This press release (Sea anemone is genetically half animal, half plant) got us curious about two interesting papers recently published in Genome Research. The original genome paper of N. vectensis sequenced by JGI came out in Science in 2007 (“Sea Anemone Genome Reveals Ancestral Eumetazoan Gene Repertoire and Genomic Organization”), but the following new paper found something that nobody noticed before. It seems sea anemone genome has HYL-1, a gene needed for miRNA biogenesis in plants !!
Yehu Moran, David Fredman and Daniela Praher from the Technau team were able to show that the microRNAs of the sea anemone depict all the hallmarks of plant microRNAs: They have an almost perfect complementarity to their target RNAs, which are subsequently cleaved and not inhibited like in other animals. Moran also discovered a gene in the sea anemone, HYL-1, which is essential for the microRNA biogenesis in plants and was never detected in any other animal model organism before. Moreover, when one compares the sequences of microRNAs, one microRNA with similarity to a plant microRNA as well as one microRNA with similarity to an animal microRNA can be found. Altogether, these findings suggest the first evolutionary link between microRNAs of plants and animals.
More detail below -
In bilaterians, which comprise most of extant animals, microRNAs (miRNAs) regulate the majority of messenger RNAs (mRNAs) via base-pairing of a short sequence (the miRNA seed) to the target, subsequently promoting translational inhibition and transcript instability. In plants, many miRNAs guide endonucleolytic cleavage of highly complementary targets. Because little is known about miRNA function in nonbilaterian animals, we investigated the repertoire and biological activity of miRNAs in the sea anemone Nematostella vectensis, a representative of Cnidaria, the sister phylum of Bilateria. Our work uncovers scores of novel miRNAs in Nematostella, increasing the total miRNA gene count to 87. Yet only a handful are conserved in corals and hydras, suggesting that microRNA gene turnover in Cnidaria greatly exceeds that of other metazoan groups. We further show that Nematostella miRNAs frequently direct the cleavage of their mRNA targets via nearly perfect complementarity. This mode of action resembles that of small interfering RNAs (siRNAs) and plant miRNAs. It appears to be common in Cnidaria, as several of the miRNA target sites are conserved among distantly related anemone species, and we also detected miRNA-directed cleavage in Hydra. Unlike in bilaterians, Nematostella miRNAs are commonly coexpressed with their target transcripts. In light of these findings, we propose that post-transcriptional regulation by miRNAs functions differently in Cnidaria and Bilateria. The similar, siRNA- like mode of action of miRNAs in Cnidaria and plants suggests that this may be an ancestral state.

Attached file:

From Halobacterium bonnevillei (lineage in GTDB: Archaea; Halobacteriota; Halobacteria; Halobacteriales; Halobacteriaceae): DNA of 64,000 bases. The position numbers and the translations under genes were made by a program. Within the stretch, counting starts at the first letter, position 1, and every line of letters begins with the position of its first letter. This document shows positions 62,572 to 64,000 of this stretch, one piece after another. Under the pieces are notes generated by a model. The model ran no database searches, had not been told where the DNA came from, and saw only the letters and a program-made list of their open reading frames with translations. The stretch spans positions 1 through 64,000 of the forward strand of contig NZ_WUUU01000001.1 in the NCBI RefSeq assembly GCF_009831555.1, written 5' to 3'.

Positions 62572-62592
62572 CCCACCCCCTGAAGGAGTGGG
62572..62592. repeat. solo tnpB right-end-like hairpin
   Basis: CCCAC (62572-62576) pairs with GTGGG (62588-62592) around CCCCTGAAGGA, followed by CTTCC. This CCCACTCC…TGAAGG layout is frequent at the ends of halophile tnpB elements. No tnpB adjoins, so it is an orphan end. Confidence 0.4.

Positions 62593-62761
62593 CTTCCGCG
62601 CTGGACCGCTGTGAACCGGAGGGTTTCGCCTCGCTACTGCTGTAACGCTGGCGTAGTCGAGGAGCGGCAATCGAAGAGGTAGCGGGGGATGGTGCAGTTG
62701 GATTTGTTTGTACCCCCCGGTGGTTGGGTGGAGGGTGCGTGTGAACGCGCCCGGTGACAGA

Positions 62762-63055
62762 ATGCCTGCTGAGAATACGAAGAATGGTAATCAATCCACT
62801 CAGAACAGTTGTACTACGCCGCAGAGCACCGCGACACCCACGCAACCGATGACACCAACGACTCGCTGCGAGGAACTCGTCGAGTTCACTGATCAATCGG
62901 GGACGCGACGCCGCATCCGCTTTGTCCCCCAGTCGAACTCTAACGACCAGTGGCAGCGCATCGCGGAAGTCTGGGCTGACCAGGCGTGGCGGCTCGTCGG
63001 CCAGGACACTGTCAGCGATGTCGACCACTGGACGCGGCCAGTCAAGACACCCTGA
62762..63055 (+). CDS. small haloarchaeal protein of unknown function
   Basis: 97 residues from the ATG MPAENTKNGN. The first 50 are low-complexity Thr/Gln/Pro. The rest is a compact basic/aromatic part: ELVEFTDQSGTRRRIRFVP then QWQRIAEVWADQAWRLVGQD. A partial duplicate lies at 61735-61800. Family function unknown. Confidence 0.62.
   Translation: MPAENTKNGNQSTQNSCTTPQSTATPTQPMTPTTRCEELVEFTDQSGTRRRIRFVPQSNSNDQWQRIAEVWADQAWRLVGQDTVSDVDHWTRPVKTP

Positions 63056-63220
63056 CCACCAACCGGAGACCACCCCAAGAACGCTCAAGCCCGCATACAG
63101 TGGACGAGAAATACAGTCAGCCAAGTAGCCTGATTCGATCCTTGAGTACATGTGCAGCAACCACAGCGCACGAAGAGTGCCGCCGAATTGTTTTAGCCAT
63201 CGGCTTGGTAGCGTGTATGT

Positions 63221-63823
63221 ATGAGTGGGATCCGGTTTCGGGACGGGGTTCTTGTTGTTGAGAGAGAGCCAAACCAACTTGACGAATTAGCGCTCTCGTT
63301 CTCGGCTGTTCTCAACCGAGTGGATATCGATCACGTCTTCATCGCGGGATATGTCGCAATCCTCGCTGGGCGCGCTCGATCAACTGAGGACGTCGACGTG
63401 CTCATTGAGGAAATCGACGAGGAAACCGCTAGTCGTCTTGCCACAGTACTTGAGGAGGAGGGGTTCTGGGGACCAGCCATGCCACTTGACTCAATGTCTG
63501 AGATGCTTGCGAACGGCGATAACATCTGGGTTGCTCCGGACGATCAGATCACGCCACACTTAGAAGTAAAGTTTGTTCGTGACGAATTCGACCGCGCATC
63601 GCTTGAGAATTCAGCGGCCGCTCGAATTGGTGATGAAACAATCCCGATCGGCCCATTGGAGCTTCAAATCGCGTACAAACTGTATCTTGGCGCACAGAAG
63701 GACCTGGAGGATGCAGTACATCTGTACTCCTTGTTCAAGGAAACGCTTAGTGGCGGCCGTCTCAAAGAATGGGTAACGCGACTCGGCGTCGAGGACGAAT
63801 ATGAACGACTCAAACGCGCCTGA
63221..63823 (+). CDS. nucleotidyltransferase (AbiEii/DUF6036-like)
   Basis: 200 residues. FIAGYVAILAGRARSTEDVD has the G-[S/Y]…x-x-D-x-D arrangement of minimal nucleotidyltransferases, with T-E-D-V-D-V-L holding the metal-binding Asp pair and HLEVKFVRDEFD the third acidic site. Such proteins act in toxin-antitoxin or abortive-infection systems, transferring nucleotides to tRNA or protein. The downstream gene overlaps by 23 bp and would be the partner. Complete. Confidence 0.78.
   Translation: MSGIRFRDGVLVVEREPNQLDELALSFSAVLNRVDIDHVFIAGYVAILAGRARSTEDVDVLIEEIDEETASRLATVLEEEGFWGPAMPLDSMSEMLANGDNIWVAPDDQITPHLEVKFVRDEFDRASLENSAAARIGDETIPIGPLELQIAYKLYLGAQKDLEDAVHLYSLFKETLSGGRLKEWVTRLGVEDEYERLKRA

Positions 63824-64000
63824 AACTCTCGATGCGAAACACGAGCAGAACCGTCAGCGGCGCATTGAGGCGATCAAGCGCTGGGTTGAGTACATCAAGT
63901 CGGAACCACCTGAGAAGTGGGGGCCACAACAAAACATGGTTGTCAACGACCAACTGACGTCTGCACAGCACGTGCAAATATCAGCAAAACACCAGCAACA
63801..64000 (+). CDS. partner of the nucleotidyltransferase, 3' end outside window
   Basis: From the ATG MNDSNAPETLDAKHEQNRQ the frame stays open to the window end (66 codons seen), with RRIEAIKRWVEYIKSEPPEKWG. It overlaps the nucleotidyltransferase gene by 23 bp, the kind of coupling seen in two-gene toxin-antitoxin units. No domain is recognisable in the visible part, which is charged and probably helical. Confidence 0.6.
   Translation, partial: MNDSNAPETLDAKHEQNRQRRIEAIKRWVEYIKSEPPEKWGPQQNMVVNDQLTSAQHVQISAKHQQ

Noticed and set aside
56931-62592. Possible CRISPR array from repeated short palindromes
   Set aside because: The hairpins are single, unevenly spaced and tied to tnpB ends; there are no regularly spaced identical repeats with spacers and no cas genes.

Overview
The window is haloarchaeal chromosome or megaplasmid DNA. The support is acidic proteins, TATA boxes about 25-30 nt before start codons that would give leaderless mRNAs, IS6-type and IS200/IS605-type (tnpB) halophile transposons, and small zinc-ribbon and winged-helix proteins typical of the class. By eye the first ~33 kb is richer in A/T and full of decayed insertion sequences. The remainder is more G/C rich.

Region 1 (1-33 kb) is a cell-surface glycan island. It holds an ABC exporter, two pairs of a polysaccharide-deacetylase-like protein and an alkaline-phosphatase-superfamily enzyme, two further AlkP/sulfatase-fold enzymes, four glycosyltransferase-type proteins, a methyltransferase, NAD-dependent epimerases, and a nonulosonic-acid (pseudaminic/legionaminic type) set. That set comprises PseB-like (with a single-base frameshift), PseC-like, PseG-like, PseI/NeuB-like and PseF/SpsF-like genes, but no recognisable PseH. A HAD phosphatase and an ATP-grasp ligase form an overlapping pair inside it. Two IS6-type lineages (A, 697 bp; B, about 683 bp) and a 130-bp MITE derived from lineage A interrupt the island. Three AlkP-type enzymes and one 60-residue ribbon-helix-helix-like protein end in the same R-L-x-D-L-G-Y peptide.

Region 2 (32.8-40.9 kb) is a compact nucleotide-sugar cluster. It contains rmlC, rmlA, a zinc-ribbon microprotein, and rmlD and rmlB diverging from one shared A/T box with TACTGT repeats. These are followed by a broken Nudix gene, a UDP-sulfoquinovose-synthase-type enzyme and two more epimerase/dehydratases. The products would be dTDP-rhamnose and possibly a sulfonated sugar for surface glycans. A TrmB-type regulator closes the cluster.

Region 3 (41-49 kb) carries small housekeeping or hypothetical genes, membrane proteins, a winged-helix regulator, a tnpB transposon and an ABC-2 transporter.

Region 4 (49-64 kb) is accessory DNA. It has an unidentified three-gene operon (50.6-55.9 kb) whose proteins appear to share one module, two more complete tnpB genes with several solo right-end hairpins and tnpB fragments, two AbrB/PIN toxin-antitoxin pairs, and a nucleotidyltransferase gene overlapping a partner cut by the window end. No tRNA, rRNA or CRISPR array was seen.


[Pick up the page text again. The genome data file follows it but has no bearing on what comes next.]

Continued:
Despite considerable differences in morphology and complexity of body plans among animals, a great part of the gene set is shared among Bilateria and their basally branching sister group, the Cnidaria. This suggests that the common ancestor of eumetazoans already had a highly complex gene repertoire. At present it is therefore unclear how morphological diversification is encoded in the genome. Here we address the possibility that differences in gene regulation could contribute to the large morphological divergence between cnidarians and bilaterians. To this end, we generated the first genome-wide map of gene regulatory elements in a nonbilaterian animal, the sea anemone Nematostella vectensis. Using chromatin immunoprecipitation followed by deep sequencing of five chromatin modifications and a transcriptional cofactor, we identified over 5000 enhancers in the Nematostella genome and could validate 75% of the tested enhancers in vivo. We found that in Nematostella, but not in yeast, enhancers are characterized by the same combination of histone modifications as in bilaterians, and these enhancers preferentially target developmental regulatory genes. Surprisingly, the distribution and abundance of gene regulatory elements relative to these genes are shared between Nematostella and bilaterian model organisms. Our results suggest that complex gene regulation originated at least 600 million yr ago, predating the common ancestor of eumetazoans.